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March 27, 2012

Medal of Honor recipient visits Luke, speaks to 308th Fighter Squadron

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Capt. Tristan Hinderliter
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A monument at the Luke Air Force Base Air Park lists the names of Airmen who have been awarded the Medal of Honor. Among them is retired Col. James Fleming, who received the award for heroism as a helicopter pilot in the Vietnam War. Fleming visited Luke AFB on March 16 to give a presentation at the 308th Fighter Squadron, recounting his experiences in the war.

A Medal of Honor recipient who earned distinction as a helicopter pilot during the Vietnam War visited the 308th Fighter Squadron March 16 at Luke Air Force Base.

James Fleming, 69, who retired as a colonel in 1996, is one of only five living Airmen to have earned the nation’s highest award for valor. He was in the Phoenix area for Major League Baseball spring training games and accepted the invitation to speak at the fighter squadron while he was in town, he said.

It was a rare engagement for Fleming, who said he doesn’t regularly give speeches anymore about his experience in Vietnam.

“I gave up the hero business a number of years ago,” he said.

In an informal hour-long speech to a room full of mostly fighter pilots, Fleming reminisced about his pilot training in the 1960s, told stories about his family “” many of whom serve in the military “” and recounted the events of Nov. 26, 1968, for which he was awarded the Medal of Honor.

A 24-year-old first lieutenant at the time, Fleming was the pilot of a UH-1F Huey transport helicopter, an aircraft known as a “slick,” assigned to the 20th Special Operations Squadron “Green Hornets” at Ban Me Tout, Vietnam.

“Our mission was to fly special teams behind hostile lines to do strange and exotic things to the enemy,” he said. “They gave us cover stories to memorize, because if we went down and were captured, they’d kill us if they knew what we were doing there.”

On Nov. 26, a six-man team of Green Berets had been airlifted into Vietnam’s western highlands near the Cambodian border. Hours later, they found themselves trapped against a river, surrounded by enemy forces. Their team leader called for an evacuation.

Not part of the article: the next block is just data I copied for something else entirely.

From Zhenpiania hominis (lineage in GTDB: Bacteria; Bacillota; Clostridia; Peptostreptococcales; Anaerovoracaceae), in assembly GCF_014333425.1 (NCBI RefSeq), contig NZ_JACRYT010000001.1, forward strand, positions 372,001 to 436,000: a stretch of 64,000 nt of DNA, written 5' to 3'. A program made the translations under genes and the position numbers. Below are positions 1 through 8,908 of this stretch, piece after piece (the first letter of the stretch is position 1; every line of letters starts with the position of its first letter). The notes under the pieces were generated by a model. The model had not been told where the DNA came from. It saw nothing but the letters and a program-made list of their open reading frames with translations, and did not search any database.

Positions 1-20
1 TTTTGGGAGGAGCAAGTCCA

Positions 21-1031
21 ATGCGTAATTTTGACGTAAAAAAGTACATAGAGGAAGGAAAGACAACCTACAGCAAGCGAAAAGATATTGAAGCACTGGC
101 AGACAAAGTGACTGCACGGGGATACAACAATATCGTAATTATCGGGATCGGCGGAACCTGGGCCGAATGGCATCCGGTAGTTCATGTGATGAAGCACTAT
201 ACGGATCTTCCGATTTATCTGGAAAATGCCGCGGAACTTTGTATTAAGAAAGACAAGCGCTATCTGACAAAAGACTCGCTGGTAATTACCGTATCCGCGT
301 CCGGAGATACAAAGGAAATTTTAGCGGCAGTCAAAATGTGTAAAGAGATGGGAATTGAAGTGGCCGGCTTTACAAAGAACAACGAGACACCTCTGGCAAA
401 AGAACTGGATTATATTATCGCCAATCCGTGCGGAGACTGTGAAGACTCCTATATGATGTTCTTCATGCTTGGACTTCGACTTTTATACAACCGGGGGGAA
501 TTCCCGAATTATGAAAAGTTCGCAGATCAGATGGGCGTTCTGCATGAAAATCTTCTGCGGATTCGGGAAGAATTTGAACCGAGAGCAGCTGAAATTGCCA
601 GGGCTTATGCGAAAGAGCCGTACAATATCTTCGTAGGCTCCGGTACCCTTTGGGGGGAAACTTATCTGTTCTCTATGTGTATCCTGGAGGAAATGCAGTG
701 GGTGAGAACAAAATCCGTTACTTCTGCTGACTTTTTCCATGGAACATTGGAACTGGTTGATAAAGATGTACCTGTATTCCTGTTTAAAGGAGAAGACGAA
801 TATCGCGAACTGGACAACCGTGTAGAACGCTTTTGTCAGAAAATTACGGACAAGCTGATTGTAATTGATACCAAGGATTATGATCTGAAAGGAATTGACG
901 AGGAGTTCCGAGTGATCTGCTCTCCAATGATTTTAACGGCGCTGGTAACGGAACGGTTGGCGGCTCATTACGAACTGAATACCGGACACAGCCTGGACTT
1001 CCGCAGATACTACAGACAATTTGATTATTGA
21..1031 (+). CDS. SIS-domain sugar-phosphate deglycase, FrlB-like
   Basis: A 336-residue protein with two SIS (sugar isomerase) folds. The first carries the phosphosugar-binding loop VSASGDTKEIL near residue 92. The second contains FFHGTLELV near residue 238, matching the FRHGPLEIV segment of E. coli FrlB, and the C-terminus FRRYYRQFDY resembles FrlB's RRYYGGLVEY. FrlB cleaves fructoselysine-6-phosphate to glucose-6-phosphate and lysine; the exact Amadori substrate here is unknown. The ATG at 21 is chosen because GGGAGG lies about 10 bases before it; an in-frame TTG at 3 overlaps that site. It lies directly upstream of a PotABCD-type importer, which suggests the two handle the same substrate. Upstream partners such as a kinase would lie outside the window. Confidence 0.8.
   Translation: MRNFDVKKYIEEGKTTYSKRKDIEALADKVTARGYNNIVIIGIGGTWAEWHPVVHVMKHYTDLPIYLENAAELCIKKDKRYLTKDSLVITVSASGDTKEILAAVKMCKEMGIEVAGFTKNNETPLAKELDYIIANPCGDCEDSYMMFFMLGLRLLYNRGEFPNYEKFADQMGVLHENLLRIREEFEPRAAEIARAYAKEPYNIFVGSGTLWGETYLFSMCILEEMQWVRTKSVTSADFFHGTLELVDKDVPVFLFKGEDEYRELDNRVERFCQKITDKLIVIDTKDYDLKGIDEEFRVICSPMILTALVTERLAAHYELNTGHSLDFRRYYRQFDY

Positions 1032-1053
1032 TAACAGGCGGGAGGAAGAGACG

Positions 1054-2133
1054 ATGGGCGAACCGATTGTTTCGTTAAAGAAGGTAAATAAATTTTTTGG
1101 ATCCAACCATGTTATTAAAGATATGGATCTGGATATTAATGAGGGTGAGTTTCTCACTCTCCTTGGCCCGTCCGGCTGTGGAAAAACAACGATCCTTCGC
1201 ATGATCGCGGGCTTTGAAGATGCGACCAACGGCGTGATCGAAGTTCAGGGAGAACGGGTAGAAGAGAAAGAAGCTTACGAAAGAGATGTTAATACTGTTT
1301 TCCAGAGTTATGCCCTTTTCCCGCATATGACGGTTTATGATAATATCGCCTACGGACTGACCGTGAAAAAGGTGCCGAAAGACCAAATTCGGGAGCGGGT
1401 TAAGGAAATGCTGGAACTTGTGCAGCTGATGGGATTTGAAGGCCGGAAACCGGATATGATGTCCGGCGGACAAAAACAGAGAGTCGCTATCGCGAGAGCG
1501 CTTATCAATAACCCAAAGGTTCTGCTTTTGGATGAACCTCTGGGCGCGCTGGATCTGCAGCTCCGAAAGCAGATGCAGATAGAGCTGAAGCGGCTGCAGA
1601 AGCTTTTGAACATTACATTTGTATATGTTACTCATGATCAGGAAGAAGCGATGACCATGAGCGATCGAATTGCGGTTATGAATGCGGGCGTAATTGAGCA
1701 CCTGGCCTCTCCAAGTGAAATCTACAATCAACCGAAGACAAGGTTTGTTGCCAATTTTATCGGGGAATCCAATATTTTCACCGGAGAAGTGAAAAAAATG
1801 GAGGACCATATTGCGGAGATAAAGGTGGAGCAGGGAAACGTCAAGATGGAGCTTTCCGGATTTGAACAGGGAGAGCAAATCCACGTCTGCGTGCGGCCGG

The call was received by Fleming’s five-ship Green Hornet flight, which consisted of two other Huey slicks and two gunships. They found the patrol in a clearing, and the gunships immediately took out two enemy machine guns. Then one of them was hit and went down. One of the slicks rescued the crew and returned to base, accompanied by a second slick that was running low on fuel.

This left one gunship and Fleming’s slick to rescue the encircled friendly patrol. Fleming descended into the clearing, facing the jungle area where the North Vietnamese were concentrated. He started taking heavy machine-gun fire, however, and the patrol couldn’t make it to the helicopter. Fleming ascended again to assess the situation.

Though now running low on fuel, he knew he was the only hope the patrol had to be rescued. Again he descended, this time turning his slick so his side gunner could lay down suppressing fire. While he hovered over the riverbank, the patrol set off claymore mines, allowing all but one of the men to board. As enemy fire smashed into Fleming’s windshield, the final Green Beret who had been separated from the others dove into the water and swam toward the helicopter. He finally grabbed the rope ladder held by a crew member, and Fleming took off with him dangling in the air. They managed to make it safely back to base.

Fleming was recommended for the Medal of Honor by his commanding officer, and the award was presented at a White House ceremony by President Richard Nixon May 14, 1970.

The colonel’s speaking engagement at Luke was arranged by Capt. Evan Schonour, 308th FS C Flight commander.

“We’re flattered that Colonel Fleming took the time to come talk to us when he hasn’t been giving speeches in quite some time,” said Lt. Col. Christopher Colcord, 308th FS commander. “What a great opportunity for our folks here at Luke to hear about the experiences of a true war hero.”




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